Believe it or not, almost everyone negotiates every day of their life. “Mum, can I empty the bins when this program finishes?” is a negotiation. An employee asking for a pay rise is a negotiation. A person selling a product or service is sure to involve some negotiating. Naturally, of course, serious negotiations involve so much more than these minor examples. You might be negotiating a multi-million dollar contract, the terms of an accord or your largest client yet. Real Estate agents and business brokers are just two examples of groups who are negotiating every single day. Here are some practical, realistic and relevant tips for almost every negotiation.
The Secrets of Negotiating
Walk into the negotiations prepared.
Whilst some great negotiators may look to be winging it, many are not. It might be they have researched the business or person that they want to ‘pitch’ to (or negotiate with). They will know what their own perfect spot is and what their own walk away point is. Also be aware of ‘anchoring bias’. Substantial research shows that in negotiations, the first number mentioned (however arbitrary) has a very powerful influence on what follows. We get caught up in that figure or that condition.
A good negotiator will know the language of body language where words are not said.
They will be sensitive to non-verbal cues and ‘read the room’ well. Taking time to learn more about body language will help any person who is entering into the negotiation arena or moving into sales more.
Before you start, an effective negotiator will have analysed the problem and what each party wants to walk away with.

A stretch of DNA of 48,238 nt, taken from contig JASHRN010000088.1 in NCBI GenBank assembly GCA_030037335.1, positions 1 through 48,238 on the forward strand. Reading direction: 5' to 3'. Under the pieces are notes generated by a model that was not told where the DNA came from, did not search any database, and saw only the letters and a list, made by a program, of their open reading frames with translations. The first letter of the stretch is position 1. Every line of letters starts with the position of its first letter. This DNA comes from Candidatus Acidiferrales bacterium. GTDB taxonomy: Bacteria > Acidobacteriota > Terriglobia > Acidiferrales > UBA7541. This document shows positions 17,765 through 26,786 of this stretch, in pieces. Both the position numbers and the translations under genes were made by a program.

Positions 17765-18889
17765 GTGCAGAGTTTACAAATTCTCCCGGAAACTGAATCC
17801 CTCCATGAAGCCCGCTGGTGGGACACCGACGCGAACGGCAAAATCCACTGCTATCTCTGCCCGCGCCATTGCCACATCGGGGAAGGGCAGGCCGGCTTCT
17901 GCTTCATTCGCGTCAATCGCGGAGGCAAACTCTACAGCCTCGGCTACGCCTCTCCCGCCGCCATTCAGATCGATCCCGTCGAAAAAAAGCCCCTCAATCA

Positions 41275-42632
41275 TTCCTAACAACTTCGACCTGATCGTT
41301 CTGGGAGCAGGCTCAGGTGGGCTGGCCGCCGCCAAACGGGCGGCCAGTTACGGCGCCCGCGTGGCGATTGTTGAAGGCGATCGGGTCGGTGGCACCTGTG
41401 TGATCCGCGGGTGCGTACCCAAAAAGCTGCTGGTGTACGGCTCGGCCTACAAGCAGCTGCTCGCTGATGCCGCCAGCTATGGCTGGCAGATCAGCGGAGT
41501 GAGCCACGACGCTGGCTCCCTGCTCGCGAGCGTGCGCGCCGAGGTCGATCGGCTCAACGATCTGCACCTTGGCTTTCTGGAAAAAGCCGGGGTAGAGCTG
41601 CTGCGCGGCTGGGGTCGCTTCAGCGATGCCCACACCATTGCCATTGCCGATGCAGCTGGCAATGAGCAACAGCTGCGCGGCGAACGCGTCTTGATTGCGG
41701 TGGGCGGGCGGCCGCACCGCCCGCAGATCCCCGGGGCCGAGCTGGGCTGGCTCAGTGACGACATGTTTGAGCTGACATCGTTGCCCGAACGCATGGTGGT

Whilst you may know what you want to leave the negotiation table with, you should also be very conscious of what the other party wants. Whether you’re negotiating on behalf of other parties or on behalf of yourself, your job is to bring those two ends together and have both parties meet somewhere in the middle. Ideally, both parties should walk away from the negotiations feeling they have achieved a good outcome. It may not be the perfect outcome but at least one they feel is reasonable.
Negotiation shouldn’t be opposing others.
Work together as a team as you are doing the negotiations and create collaboration during this period. When both parties perceive a ‘win’ you have a win-win situation and this is the perfect one.
The skills to listen attentively to another party should be present in a good negotiator.
You have to be able to read body language and be in tune with verbal communication as well. When you listen, you will find ways to compromise later on.
Communicating clearly and effectively should be a good sign of a negotiator.
They will have a degree of confidence without coming across as aggressive or arrogant.
Good questions are very relevant to negotiations.
If you craft them as somewhat neutral – often as an avenue to understand and know their needs, you’ll find that very beneficial. “Tell me about your frustrations previously”. Ensure your questions are open-ended rather than questions that can be answered with a yes or no. If you are able to draw out of the other person their ‘why’ the other person wants to make a deal, then you will have a clearer understanding of them and the situation.
Whilst the facts may well be very important in a negotiation, personality and skills also play a big part.